On the plus side, my reading at Fiction at the Friary went really well – sold my entire box of White Feathers and got lots of encouraging feedback on social media. Once again, I can recommend this event for anyone visiting Cork – Danielle, Madeleine and Friary pub proprietor Mike, as well as Ciaran on sound, are wonderful and welcoming folk.
But first read –
0. Depression is a serious, biochemical disorder that needs both a pharmaceutical and therapeutic response. Nothing here can even start to substitute for a GP appointment and anti-depressants are important for stabilising the condition. If you are experiencing suicidal or self-harming thoughts, contact the Samaritans or Pieta House immediately.
OK, so now that’s out of the way, here are some quick ways of administering self-care that might help with a depressive spell if you are in a hurry and can’t wait for meds to kick in. Your mileage may vary. Continue reading “Seven Immediate Self-Care Things to Do During a Depressive Spell”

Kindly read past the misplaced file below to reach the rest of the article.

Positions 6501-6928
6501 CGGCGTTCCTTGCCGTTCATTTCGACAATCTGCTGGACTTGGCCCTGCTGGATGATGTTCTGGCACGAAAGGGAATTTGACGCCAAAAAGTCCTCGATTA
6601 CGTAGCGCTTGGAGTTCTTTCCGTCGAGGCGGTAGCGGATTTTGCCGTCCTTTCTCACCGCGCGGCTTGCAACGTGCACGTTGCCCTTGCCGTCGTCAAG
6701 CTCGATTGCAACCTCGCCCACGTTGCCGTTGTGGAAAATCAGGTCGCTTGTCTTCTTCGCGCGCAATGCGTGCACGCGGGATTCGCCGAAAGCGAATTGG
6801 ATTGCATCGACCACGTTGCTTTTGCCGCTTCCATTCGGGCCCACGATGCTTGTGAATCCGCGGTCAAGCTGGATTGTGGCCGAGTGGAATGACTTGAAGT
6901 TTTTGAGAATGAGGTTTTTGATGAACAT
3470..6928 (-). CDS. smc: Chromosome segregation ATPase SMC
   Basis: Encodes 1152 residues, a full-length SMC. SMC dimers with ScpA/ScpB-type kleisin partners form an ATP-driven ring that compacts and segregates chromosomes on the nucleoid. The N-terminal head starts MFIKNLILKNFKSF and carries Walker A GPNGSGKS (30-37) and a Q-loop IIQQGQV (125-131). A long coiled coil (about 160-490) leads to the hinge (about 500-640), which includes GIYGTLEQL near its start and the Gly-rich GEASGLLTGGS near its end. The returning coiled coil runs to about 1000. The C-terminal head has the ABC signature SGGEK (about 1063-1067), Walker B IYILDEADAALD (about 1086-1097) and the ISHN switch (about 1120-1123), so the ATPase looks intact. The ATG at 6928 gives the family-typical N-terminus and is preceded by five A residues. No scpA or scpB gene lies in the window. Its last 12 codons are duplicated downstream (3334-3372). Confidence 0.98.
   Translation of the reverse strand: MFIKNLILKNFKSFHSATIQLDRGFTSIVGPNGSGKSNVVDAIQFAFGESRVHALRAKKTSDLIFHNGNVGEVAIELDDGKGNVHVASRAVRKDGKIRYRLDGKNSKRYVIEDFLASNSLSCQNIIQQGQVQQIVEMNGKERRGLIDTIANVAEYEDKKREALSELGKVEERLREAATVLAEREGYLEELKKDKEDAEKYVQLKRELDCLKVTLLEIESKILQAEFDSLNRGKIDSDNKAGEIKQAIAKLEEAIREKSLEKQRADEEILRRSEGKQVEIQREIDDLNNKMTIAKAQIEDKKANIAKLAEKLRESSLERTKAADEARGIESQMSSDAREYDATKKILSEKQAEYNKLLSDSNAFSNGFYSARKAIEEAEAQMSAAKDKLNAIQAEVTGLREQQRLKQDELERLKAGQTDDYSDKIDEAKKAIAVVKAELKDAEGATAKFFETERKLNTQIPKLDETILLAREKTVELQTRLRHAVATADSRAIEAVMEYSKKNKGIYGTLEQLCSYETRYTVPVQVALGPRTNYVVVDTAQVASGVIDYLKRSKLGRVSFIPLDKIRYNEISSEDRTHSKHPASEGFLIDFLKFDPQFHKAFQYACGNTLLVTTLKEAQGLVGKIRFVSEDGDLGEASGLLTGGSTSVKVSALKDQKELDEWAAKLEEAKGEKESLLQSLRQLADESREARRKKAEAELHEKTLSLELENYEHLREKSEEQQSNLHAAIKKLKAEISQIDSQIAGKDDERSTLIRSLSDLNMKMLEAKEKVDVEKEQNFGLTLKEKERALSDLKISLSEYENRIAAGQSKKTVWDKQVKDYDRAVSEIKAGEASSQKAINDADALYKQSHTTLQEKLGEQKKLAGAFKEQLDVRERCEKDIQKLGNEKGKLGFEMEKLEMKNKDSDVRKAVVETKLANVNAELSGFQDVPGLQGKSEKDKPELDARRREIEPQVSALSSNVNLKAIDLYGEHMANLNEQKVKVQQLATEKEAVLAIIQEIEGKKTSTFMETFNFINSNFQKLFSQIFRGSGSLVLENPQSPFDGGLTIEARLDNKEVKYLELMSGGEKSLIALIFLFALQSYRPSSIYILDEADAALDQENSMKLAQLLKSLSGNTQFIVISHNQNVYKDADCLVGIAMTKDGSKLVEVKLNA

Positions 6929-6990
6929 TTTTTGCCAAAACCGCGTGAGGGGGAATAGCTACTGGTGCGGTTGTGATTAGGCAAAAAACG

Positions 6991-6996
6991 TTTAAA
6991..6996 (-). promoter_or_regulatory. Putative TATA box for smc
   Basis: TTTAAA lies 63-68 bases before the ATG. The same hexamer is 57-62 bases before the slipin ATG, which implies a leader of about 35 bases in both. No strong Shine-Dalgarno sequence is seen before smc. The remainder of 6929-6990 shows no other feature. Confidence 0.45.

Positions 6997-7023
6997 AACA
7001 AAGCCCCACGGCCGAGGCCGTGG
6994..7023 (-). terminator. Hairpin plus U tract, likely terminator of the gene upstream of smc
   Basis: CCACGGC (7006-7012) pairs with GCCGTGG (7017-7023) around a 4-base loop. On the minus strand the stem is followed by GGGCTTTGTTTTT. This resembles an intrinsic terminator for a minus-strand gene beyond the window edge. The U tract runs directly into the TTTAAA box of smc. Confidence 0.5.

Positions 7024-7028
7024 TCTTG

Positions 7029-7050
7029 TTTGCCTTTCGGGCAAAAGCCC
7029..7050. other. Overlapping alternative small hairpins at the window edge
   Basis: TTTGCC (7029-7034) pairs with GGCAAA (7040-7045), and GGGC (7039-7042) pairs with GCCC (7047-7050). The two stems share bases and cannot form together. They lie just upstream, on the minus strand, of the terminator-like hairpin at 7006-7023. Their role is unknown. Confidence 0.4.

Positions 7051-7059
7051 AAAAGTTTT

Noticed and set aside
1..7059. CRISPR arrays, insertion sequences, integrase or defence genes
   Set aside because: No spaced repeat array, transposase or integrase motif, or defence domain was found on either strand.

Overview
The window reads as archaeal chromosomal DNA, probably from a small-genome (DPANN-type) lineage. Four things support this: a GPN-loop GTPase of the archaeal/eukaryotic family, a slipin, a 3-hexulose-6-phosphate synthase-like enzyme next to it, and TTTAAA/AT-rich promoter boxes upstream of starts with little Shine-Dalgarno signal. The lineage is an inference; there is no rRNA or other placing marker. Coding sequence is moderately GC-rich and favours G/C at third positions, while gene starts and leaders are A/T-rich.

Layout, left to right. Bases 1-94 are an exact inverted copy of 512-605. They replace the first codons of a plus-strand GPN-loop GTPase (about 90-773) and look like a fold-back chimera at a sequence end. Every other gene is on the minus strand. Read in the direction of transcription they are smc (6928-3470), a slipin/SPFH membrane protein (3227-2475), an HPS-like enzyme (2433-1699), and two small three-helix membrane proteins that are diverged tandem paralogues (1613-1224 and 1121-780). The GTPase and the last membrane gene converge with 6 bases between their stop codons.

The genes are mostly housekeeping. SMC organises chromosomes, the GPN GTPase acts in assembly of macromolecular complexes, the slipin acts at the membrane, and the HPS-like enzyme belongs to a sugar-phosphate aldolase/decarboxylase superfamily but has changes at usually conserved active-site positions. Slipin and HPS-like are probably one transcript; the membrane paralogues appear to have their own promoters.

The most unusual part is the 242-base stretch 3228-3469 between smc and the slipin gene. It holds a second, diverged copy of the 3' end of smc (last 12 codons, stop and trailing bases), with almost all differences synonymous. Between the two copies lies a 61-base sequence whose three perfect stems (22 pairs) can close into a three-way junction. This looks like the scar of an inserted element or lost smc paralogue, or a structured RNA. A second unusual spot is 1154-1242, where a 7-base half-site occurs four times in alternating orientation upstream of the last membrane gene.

For all who will be in or around Cork City on the May Bank Holiday weekend, and would like to spice up their break with a bit of literature, craic, pints and jellybeans in jars:
I will be the featured reader at the next Fiction at the Friary monthly fiction event on North Mall in Cork at 3pm on above date. I’ll be reading from White Feathers (and WIP if there is interest.) There will be copies of the novel for sale for €10, which is a nice discount from the retail price 🙂
Fiction at the Friary (go here for facebook page and calendar of events) was started in January by acclaimed short story writers Madeleine d’Arcy and Danielle McLaughlin and has been packing out the Friary bar on Cork’s North Mall since then. Guest writers featured so far are William Wall, Eimear Ryan and Danny Denton. A open mic also features as well as writing sprints and the aforementioned jellybeans in jars.